Mere days before Halloween, California enacted California Senate Bill 666, imposing a set of restrictions on the fees that commercial financers may charge their small business customers. Signed by the governor on October 13, the legislation marks an escalation of the state’s regulation of commercial financing. What began as a disclosure-based regime with California’s broad 2018 commercial finance disclosure law (the “CFDL”) has developed into the direct regulation of commercial financing business practices with the affirmative prohibition of charging certain fees to “small businesses.” SB 666 closely follows an August 2023 rulemaking by the California Department of Financial Protection and Innovation (“DFPI”) targeting unfair, deceptive, or abusive acts or practices (“UDAAPs”) in commercial financing and requiring commercial financers to submit annual reports of their activities to the state.
New Fee Restrictions Under Senate Bill 666
Effective January 1, 2024, a provider or broker of “commercial financing”—as commercial financing is defined in the CFDL—is prohibited from charging a small business or small business owner the following fees:
- A fee for accepting an automated clearinghouse transfer debit (except for related NSF fees)
- A fee for account statements
- A fee that is charged in addition to an origination fee and that is without a “clear corresponding service provided for the fee,” including, but not limited to, a risk assessment, due diligence, or platform fee
- A fee for monitoring the small business's collateral unless the agreement is more than 60 days delinquent
- A fee for filing or terminating a UCC lien filed against the business's assets that exceeds 150% of the cost of the filing or termination
Commercial financing subject to the CFDL—and thus subject to SB 666’s fee restrictions— includes closed- and open-end loans, finance leases, merchant cash advances, and factoring.
A small business is defined under SB 666 as:
- An independently owned and operated business that is not dominant in its field of operation;
- The principal office of which is located in California;
- The officers of which are domiciled in California; and
- Together with affiliates, has 100 or fewer employees and average annual gross receipts of $15 million or less over the previous three years.
Accordingly, although SB 666 piggybacks off of the CFDL, SB 666 applies to only a subset of the transactions that are subject to the CFDL.
The California nexus that triggers SB 666 also differs from the CFDL. SB 666 applies to transactions where the recipient is a small business having its principal office and its officers located in California, whereas the CFDL applies to transactions where the recipient is “principally directed or managed from” California.
Perhaps most importantly, SB 666 lacks the safe harbor available under the CFDL that allows a provider to rely on the business address an applicant provides in its application for financing to determine whether the transaction is one to which the law applies.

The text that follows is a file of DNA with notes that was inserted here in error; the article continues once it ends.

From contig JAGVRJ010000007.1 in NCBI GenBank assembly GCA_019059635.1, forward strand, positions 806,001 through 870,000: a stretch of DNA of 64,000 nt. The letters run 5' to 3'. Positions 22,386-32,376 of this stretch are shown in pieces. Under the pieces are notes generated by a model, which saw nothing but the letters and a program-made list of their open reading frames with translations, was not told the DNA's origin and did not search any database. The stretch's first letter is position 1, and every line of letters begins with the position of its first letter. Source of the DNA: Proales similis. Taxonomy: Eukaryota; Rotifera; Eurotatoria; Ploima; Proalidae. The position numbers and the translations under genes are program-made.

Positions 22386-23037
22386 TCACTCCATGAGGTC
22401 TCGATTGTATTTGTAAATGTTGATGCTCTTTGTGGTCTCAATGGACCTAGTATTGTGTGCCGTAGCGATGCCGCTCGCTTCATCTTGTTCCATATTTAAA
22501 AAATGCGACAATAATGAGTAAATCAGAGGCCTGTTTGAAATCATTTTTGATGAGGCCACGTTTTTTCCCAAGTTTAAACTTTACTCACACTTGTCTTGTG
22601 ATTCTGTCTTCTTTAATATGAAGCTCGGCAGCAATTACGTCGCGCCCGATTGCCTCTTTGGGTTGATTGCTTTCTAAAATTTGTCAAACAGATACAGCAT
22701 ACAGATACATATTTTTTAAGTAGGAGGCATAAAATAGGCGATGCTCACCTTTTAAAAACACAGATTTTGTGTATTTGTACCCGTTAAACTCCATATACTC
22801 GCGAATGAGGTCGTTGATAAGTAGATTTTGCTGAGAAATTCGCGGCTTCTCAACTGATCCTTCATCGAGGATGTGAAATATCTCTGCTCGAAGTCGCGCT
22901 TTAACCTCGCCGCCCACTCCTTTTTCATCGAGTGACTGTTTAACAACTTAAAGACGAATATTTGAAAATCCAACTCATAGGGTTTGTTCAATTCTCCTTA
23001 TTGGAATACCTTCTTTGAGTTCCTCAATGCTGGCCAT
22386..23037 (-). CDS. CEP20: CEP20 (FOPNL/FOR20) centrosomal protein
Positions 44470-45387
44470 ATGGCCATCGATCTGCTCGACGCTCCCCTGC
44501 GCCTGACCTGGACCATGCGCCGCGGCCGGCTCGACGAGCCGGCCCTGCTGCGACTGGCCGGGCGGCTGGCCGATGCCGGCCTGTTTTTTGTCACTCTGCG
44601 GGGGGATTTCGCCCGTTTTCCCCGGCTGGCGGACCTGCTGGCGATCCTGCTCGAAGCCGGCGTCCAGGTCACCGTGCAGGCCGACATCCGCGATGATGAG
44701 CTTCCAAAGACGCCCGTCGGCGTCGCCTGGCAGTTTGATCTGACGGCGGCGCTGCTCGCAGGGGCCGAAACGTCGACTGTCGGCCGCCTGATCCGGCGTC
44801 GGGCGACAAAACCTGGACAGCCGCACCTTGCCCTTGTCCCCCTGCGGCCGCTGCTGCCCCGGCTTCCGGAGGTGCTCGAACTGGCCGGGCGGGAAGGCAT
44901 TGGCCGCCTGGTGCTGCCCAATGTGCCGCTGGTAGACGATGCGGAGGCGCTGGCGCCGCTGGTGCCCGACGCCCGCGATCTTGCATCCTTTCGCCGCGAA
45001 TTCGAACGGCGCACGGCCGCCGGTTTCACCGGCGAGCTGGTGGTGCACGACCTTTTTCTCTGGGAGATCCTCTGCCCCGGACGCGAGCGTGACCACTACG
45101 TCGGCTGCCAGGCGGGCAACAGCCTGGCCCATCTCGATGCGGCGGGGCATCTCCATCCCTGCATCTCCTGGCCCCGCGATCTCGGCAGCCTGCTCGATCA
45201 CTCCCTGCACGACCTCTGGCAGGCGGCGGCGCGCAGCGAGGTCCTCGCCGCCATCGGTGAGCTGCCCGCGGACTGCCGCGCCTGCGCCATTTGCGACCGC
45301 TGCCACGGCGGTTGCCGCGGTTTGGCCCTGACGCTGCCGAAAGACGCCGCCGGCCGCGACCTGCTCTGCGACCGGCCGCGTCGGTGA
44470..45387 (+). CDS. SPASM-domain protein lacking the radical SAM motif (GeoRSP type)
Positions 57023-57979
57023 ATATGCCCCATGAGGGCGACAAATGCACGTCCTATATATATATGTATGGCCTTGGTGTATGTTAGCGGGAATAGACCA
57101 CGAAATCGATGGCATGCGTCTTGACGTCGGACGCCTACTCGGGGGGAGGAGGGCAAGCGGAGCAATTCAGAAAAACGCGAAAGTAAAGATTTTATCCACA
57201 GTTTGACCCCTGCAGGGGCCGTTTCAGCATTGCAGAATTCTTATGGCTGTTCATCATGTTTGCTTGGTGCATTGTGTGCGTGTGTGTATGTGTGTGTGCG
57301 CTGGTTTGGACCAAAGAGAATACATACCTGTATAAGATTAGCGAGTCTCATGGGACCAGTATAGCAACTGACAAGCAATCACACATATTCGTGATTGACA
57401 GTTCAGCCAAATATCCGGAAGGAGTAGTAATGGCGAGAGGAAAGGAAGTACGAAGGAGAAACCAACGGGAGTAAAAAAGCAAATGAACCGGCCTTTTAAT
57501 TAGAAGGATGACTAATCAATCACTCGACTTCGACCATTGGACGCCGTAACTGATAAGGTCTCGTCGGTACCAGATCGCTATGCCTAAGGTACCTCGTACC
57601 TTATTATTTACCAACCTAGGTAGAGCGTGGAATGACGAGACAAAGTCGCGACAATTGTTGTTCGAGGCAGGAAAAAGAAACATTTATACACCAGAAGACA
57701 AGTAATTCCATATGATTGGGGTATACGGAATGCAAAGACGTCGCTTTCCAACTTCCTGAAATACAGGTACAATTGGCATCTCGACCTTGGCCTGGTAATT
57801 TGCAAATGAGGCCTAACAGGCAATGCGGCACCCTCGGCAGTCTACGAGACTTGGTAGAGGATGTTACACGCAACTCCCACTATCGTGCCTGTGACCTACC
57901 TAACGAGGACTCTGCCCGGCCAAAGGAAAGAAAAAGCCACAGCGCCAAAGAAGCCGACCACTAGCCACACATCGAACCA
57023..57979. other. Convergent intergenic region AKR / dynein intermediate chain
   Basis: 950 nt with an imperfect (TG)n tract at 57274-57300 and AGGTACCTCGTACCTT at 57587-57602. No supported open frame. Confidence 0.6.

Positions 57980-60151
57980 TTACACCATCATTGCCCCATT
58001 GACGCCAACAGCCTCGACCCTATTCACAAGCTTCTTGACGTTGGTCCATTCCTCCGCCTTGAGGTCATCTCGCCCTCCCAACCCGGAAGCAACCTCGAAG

Helpfully, however, the exemptions from SB 666 are substantively identical to the exemptions from the CFDL, so companies that are outside the scope of the CFDL will be exempt from SB 666 as well.
New Commercial UDAAP and Annual Reporting Rules
SB 666 arrives in the wake of recent regulations promulgated by the DFPI in August that impose new restrictions on UDAAPs and an annual reporting requirement on certain providers of commercial financial products or services. Effective October 1, 2023, any covered provider is prohibited from engaging in UDAAPs.
The UDAAP prohibition applies to providers subject to the CFDL as well as to other entities engaged in the business of offering or providing a “financial product or service.” This term is defined broadly under California’s Consumer Financial Protection Law (the “CFPL”) to include most extensions of credit. A UDAAP under the new rule is defined largely the same as a UDAAP under existing federal law—but the DFPI rule additionally incorporates California’s unfair competition law and relevant case law.
The new DFPI rules also require providers that are subject to the CFDL to electronically file an annual report with the DFPI by March 15 of each year beginning in 2025. The report must include:
- The financer’s identifying and contact information
- The total number and dollar amount of commercial financing extended to certain small businesses and family farms over the prior year, broken out by type of financing and amount financed
- The minimum, maximum, average, and median annual percentage rate disclosed in CFDL-mandated disclosures where such disclosures were required.
Transactions made under a provider’s California Financing Law license are excluded from the annual reports.
Signs of Things to Come?
These regulations, considered alongside SB 666, are an indication that states are not done regulating small business financing. Given California’s history as a bellwether, there is a strong possibility that other states will follow California’s lead in imposing substantive requirements on the commercial financing industry that go beyond those states’ existing disclosure and registration requirements.
In the Meantime
Companies that are subject to the CFDL should consider their customer/borrower base and fees to determine whether SB 666 will require them to alter their fee structures. This could require the collection of additional information from applicants or borrowers. In addition, businesses should determine whether they need to make any changes to their practices to comply with the new California UDAAP restrictions and also should begin thinking about any systems updates needed to start submitting any required annual reports come 2025.